.increment(); (2)
            return number + " is not prime.";
        }
        if (number == 2 || number % 2 == 0) {
            registry.counter("example.prime.number", "type", "even") (1)
                    .increment(); (2)
            return number + " is not prime.";
        }

             * if (testPrimeNumber(number)) {
            registry.counter("example.prime.number", "type", "prime") (1)
                    .increment(); (2)
            return number + " is prime.";
        } else {
            registry.counter("example.prime.number", "type", "not-prime") (1)
                    .increment(); (2)
            return number + " is not prime.";
        }
    }
1 Find or create a counter called example.prime.number that has a type label with the specified value.
2 Increment that counter.

4.1. Review collected metrics

If you did not leave Quarkus running in dev mode, start it again:

CLI
quarkus dev
Maven
./mvnw quarkus:dev
Gradle
./gradlew --console=plain quarkusDev

Try the following sequence and look for example_prime_number_total in the plain text output.

Note that the _total suffix is added when Micrometer applies Prometheus naming conventions to example.prime.number, the originally specified counter name.

curl http://localhost:8080/example/prime/-1
curl http://localhost:8080/example/prime/0
curl http://localhost:8080/example/prime/1
curl http://localhost:8080/example/prime/2
curl http://localhost:8080/example/prime/3
curl http://localhost:8080/example/prime/15
curl http://localhost:8080/q/metrics

Notice that there is one measured value for each unique combination of example_prime_number_total and type value.

Looking at the dimensional data produced by this counter, you can count:

  • how often a negative number was checked: type="not-natural"

  • how often the number one was checked: type="one"

  • how often an even number was checked: type="even"

  • how often a prime number was checked: type="prime"

  • how often a non-prime number was checked: type="not-prime"

You can also count how often a number was checked (generally) by aggregating all of these values together.

5. Add a Timer

Timers are a specialized abstraction for measuring duration. Let’s add a timer to measure how long it takes to determine if a number is prime.

    @GET
    @Path("prime/{number}")
    public String checkIfPrime(@PathParam("number") long number) {
        if (number < 1) {
            registry.counter("example.prime.number", "type", "not-natural") (1)
                    .increment(); (2)
            return "Only natural numbers can be prime numbers.";
        }
        if (number == 1) {
            registry.counter("example.prime.number", "type", "one") (1)
                    .increment(); (2)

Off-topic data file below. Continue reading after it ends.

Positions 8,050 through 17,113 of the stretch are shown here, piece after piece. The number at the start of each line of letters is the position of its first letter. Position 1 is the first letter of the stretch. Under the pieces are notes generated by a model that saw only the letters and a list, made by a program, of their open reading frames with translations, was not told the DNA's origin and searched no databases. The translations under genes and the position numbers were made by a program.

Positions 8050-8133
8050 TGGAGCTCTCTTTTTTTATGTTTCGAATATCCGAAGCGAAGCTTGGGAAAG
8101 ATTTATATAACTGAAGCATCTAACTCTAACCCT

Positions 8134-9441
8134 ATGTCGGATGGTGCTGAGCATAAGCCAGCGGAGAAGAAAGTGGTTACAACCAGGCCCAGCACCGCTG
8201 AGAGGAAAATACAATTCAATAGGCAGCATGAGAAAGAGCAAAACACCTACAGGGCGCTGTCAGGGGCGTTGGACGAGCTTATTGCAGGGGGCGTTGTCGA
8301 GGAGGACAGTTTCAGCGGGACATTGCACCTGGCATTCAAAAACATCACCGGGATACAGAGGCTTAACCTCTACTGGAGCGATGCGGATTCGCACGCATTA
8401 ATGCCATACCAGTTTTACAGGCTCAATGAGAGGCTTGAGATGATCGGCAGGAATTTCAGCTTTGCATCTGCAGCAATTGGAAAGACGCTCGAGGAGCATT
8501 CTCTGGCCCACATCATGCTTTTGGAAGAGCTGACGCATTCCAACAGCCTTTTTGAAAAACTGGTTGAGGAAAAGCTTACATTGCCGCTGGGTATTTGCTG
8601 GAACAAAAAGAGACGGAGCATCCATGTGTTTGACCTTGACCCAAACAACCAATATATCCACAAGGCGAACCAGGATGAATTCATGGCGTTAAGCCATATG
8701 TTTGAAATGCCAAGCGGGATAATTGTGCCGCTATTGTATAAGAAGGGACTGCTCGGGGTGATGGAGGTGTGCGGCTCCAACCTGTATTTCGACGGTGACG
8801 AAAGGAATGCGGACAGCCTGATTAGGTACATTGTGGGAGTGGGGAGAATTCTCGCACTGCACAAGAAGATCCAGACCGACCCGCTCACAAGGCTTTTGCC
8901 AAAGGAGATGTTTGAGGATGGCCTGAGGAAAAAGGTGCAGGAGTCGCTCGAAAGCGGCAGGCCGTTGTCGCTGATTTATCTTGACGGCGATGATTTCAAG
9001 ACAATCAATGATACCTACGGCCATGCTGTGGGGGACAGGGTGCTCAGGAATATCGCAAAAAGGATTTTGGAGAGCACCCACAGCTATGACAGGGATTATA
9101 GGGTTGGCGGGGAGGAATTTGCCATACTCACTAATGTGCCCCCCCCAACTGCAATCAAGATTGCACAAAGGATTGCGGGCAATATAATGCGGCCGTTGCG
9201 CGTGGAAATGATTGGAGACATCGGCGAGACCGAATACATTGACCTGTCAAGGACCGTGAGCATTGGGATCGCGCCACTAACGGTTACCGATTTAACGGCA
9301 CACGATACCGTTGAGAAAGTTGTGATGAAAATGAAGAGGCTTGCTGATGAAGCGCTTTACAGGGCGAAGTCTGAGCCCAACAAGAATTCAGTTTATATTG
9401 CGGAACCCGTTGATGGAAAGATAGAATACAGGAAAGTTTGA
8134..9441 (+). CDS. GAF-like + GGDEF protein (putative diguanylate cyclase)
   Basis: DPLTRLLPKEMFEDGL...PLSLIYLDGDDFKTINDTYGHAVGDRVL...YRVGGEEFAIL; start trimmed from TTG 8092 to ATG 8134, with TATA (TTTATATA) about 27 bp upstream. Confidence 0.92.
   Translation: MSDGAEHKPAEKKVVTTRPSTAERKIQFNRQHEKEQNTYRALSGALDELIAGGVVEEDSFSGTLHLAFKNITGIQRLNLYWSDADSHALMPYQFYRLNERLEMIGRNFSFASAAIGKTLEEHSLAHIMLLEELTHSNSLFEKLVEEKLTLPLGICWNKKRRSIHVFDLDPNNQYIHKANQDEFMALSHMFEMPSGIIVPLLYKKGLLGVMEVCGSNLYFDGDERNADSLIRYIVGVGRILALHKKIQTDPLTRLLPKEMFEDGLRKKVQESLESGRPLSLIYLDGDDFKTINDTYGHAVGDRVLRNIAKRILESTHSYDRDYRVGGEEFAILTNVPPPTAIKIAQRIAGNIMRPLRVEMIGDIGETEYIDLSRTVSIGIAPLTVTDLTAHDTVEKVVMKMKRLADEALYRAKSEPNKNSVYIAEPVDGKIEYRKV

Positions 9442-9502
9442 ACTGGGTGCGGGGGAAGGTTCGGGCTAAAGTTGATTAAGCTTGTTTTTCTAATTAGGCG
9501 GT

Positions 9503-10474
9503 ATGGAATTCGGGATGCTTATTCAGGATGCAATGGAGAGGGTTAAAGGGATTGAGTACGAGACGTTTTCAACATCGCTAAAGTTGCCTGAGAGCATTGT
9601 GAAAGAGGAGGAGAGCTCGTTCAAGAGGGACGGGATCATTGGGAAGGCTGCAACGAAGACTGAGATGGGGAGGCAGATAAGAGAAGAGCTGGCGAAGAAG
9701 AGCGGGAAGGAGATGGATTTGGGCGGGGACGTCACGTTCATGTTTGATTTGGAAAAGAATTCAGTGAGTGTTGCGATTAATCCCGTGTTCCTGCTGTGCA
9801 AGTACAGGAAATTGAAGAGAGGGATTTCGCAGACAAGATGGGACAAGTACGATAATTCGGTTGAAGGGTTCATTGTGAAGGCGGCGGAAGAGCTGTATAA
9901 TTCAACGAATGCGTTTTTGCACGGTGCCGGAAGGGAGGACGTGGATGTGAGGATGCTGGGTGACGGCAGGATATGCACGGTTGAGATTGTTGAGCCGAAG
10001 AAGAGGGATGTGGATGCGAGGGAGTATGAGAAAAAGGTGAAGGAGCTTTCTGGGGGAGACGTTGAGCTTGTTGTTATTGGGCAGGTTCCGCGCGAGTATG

return number + " is not prime.";
        }
        if (number == 2 || number % 2 == 0) {
            registry.counter("example.prime.number", "type", "even") (1)
                    .increment(); (2)
            return number + " is not prime.";
        }

        if (timedTestPrimeNumber(number)) { (3)
            registry.counter("example.prime.number", "type", "prime") (1)
                    .increment(); (2)
            return number + " is prime.";
        } else {
            registry.counter("example.prime.number", "type", "not-prime") (1)
                    .increment(); (2)
            return number + " is not prime.";
        }
    }

    protected boolean timedTestPrimeNumber(long number) {
        Timer.Sample sample = Timer.start(registry); (4)
        boolean result = testPrimeNumber(number); (5)
        sample.stop(registry.timer("example.prime.number.test", "prime", result + "")); (6)
        return result;
    }
1 Find or create a counter called example.prime.number that has a type label with the specified value.
2 Increment that counter.
3 Call a method that wraps the original testPrimeNumber method.
4 Create a Timer.Sample that tracks the start time
5 Call the method to be timed and store the boolean result
6 Find or create a Timer using the specified id and a prime label with the result value, and record the duration captured by the Timer.Sample.

5.1. Review collected metrics

If you did not leave Quarkus running in dev mode, start it again:

CLI
quarkus dev
Maven
./mvnw quarkus:dev
Gradle
./gradlew --console=plain quarkusDev

Micrometer will apply Prometheus conventions when emitting metrics for this timer. Specifically, measured durations are converted into seconds and this unit is included in the metric name.

Try the following sequence and look for the following entries in the plain text output:

  • example_prime_number_test_seconds_count — how many times the method was called

  • example_prime_number_test_seconds_sum — the total duration of all method calls

  • example_prime_number_test_seconds_max — the maximum observed duration within a decaying interval. This value will return to 0 if the method is not invoked frequently.

curl http://localhost:8080/example/prime/256
curl http://localhost:8080/q/metrics
curl http://localhost:8080/example/prime/7919
curl http://localhost:8080/q/metrics

Looking at the dimensional data produced by this counter, you can use the sum and the count to calculate how long (on average) it takes to determine if a number is prime. Using the dimensional label, you might be able to understand if there is a significant difference in duration for numbers that are prime when compared with numbers that are not.

Summary

Congratulations!

You have created a project that uses the Micrometer and Prometheus Meter Registry extensions to collect metrics. You’ve observed some of the metrics that Quarkus captures automatically, and have added a Counter and Timer that are unique to the application. You’ve also added dimensional labels to metrics, and have observed how those labels shape the data emitted by the prometheus endpoint.